We are not going to develop the app. We think that the private market will take care of that. What we will do from our side is make the information we're receiving available to the rest of the world through our open government projects. And then some smart person out there will start developing applications to spread that real-time information. We have a similar situation with our transit operation--we provide real-time data through our Next Muni system, and we have seen numerous applications designed to spread that information.

How else is San Francisco using GPS technology?

All of our transit vehicles are outfitted with GPS, so we have real-time information on vehicle location, and that helps us manage the system. As we replace all of our transit shelters over the next two years, we're going to set up displays that provide vehicle prediction information right there where people are waiting. We also have automatic passenger counters on 30 percent of our vehicles, and coupled with the GPS information we're receiving on vehicle location, we're able to pull information about ridership sampling.

Can you tell me a little bit more about that? What does ridership sampling do, and how does it benefit the city's overall plan for transit?

We added the automatic passenger counters about two and a half years ago as part of a transit effectiveness project.  What we wanted was granular information about where riders were getting on and getting off, their origins and their destinations. Obviously, we have a limited number of buses and trains, so the idea was to do an intensive analysis of our ridership. Then, using that information, we wanted to redesign the system so that we could carry more passengers more efficiently. It was the first time in at least 25 years that the system had been redesigned. We ended up reallocating resources. We eliminated some routes, we created new routes, we merged some routes, we changed frequency on certain routes, and we did all of this on one day: December 5th of last year.

Do you have preliminary findings on the results of the redesign--are you carrying more passengers? Is it more efficient?

The transit effectiveness study was a once-in-a-generation change. It gave us the ability to make the changes that needed to be made, because we had the objective data.  We were able to immediately see a savings of $3 million annually. And we actually increased the number of service hours we provided. The early indications show that it was successful, although like all transportation systems, we're still dealing with a bad economy.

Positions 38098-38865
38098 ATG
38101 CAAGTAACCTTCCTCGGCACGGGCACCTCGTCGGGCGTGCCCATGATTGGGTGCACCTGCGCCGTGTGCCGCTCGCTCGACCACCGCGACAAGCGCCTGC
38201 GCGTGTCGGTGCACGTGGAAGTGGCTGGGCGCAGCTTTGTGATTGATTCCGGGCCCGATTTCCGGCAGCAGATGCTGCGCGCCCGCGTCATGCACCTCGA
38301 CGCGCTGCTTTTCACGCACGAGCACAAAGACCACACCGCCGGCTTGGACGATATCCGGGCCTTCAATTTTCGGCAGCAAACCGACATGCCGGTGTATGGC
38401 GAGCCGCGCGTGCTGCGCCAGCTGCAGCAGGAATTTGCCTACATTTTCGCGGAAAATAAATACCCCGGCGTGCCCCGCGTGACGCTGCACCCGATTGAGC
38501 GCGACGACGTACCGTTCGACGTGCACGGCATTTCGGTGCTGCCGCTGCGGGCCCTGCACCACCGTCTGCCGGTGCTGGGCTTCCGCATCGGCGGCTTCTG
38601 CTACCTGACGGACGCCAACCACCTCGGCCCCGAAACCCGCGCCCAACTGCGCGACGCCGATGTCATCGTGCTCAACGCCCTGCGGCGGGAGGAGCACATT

Are there any other projects in the pipeline that are going to take advantage of wireless or automatic technologies?

We also have SFgo. We are replacing all of our aging traffic signal infrastructure. The entire corridor on our 3rd Street light rail line is already networked to control travel times. The trains actually drive the traffic signals in the corridor. This has sped up the travel times not just for trains but also for buses and automobile users.

We also have cameras that help detect congestion issues. We have crosswalks that actually register if someone is in the crosswalk and hold the traffic signal. And so between SFgo, SFpark, and GPS on our transit, we're moving to a holistic transportation solution. We like to call it integrated mobility management.

Given the studies on the dangers of texting while driving, do you see any conflict with the fact that parking information will be available to drivers on their smart phones?

I think that's a great observation. But one of the challenges we have right now is that people are distracted looking for a parking spot. So if we're able to provide that 15 percent availability, then we hope you won't be in a situation where you're circling around the block looking for a parking space, creating a safety hazard with that activity. If we're able to do this, we think we'll cut down on some of the anxiety that's caused by looking for a parking space when there's not one available.